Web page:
Finance & Accounting Jan 4, 2018
Private Equity Helped Firms Weather the Great Recession
A new study shows that debt isn’t always a liability during a financial crisis.
There are myriad reasons why the 2008 financial crisis was so devastating. But the intuition behind most of them seems simple enough: the more debt you have, the worse shape you’re in.
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Whether it is homeowners signing mortgages they cannot afford or investment banks buying and selling loans they know are going to default, “if you have more debt in a crisis, that’s not a good thing to have in general. This is just a logical fact,” says Filippo Mezzanotti, an assistant professor of finance at Kellogg.
But what about companies supported by private equity funds—a form of investment that usually involves adding debt to the company’s balance sheet? Is that debt a liability in a crisis, too?
“There’s a debate in the regulation area about this idea that private-equity activity may have exacerbated the crisis,” Mezzanotti says. “And there are good reasons to think that.”
Mezzanotti set out to understand what was truly going on. In a new study, he and colleagues examined private-equity-backed firms in the United Kingdom and found a different story. Private-equity-backed firms actually fared better during the Great Recession than comparable companies not backed by private equity.
The reason? Private-equity-backed firms may carry more debt, but they also enjoy privileged access to financing via their private-equity investors.
“It’s like if you have rich parents and you lose your job, you can kind of isolate yourself from some of these costs in the short run because you can get money from them and they can help you figure a way out of your issue,” Mezzanotti says.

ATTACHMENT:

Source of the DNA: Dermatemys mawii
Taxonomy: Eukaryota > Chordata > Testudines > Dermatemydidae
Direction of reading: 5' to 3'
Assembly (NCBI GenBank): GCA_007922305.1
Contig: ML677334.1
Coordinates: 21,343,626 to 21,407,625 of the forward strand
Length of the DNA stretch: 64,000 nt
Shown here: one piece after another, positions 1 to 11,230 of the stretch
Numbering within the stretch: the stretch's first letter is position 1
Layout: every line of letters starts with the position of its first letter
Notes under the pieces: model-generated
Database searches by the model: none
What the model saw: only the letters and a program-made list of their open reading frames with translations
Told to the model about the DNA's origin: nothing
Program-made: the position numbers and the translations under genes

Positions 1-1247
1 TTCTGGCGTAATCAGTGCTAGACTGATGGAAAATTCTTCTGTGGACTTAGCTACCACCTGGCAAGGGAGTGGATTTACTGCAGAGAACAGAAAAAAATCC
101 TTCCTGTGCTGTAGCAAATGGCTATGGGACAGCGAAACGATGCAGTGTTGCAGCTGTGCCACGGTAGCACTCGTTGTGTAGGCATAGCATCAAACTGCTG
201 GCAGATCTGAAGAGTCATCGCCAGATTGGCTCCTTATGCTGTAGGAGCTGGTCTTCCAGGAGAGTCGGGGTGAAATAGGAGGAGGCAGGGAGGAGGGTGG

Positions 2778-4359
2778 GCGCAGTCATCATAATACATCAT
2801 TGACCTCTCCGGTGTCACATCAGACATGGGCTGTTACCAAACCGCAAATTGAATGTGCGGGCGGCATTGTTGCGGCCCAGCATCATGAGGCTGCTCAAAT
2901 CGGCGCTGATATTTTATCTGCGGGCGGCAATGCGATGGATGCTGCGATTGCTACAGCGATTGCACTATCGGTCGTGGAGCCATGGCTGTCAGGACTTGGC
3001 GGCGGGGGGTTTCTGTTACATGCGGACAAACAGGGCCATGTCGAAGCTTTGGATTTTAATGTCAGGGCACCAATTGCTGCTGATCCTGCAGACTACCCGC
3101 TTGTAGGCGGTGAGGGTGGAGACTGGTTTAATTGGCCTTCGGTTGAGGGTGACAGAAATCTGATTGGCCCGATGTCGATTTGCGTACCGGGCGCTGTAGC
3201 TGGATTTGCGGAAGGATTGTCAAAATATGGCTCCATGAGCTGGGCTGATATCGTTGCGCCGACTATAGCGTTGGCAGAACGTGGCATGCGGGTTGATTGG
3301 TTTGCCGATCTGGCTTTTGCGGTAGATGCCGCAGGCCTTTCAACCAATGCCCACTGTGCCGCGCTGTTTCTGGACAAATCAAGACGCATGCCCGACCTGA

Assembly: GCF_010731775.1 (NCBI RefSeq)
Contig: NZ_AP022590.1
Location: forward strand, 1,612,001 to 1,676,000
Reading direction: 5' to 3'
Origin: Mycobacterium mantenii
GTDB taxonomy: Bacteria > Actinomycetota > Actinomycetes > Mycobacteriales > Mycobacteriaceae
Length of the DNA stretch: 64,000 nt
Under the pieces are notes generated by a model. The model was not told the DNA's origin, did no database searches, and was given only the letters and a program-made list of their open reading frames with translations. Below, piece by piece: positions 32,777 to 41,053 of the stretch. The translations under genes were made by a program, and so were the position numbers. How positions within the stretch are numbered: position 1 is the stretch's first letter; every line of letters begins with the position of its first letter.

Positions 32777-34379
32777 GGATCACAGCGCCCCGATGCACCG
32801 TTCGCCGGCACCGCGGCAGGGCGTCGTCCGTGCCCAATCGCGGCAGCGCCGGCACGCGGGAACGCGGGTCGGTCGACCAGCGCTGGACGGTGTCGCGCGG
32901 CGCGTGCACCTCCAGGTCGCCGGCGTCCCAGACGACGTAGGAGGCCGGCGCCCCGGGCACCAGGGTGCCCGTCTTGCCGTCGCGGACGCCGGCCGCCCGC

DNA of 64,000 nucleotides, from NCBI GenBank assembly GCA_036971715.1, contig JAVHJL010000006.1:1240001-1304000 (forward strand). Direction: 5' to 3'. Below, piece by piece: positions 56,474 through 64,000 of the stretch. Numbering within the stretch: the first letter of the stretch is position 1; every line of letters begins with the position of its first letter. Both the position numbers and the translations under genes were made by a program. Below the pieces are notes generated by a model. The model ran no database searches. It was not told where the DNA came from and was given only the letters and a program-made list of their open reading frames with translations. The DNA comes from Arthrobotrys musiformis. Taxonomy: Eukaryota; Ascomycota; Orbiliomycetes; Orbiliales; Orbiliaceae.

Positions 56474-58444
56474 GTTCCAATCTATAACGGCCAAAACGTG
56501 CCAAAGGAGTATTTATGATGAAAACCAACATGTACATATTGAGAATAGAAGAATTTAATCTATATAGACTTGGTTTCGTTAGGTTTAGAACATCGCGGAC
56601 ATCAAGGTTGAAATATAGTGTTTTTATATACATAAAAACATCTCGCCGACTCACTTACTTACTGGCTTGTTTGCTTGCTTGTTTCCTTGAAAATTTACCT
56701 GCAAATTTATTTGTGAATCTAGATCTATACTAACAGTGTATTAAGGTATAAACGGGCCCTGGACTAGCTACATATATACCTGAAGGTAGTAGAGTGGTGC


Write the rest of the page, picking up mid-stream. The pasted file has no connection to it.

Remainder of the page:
Does Private-Equity Backing Make a Firm Weaker or Stronger?
Previous research has demonstrated the positive effects of private-equity (PE) financing on the performance of firms in PE portfolios.
“Essentially, once a company gets bought by a private-equity fund, we see improvement in their financial performance and their growth pattern,” he says. “But a lot of these studies focused on the 1990s or the pre-crisis 2000s. The question that comes naturally is, ‘Okay, maybe they’re taking certain actions that may be good in normal times—but what happens when things turn ugly?’”
The simplest way to determine whether PE-backed firms contribute to overall financial fragility during an economic crisis is to compare information about their performance to that of similar companies without PE backing.
“It’s definitely something that people haven’t thought about before—this idea that when there is this major financial shock, having private equity as a source of capital could be really precious.”
This data can be hard to come by. But Mezzanotti and his coauthors, Shai Bernstein of Stanford University and Josh Lerner of Harvard University, were able to gather it by examining firms in the United Kingdom, where financial reporting requirements are more expansive than in the United States.
The researchers analyzed detailed income reports and balance sheets of nearly 500 PE-backed firms in and around the time of the global financial crisis; they also assembled a matching sample of non-PE companies that were similar in size and financial profiles.
By comparing these two samples, Mezzanotti and his colleagues could empirically observe whether PE-backed firms were more or less economically fragile than companies not backed by private equity.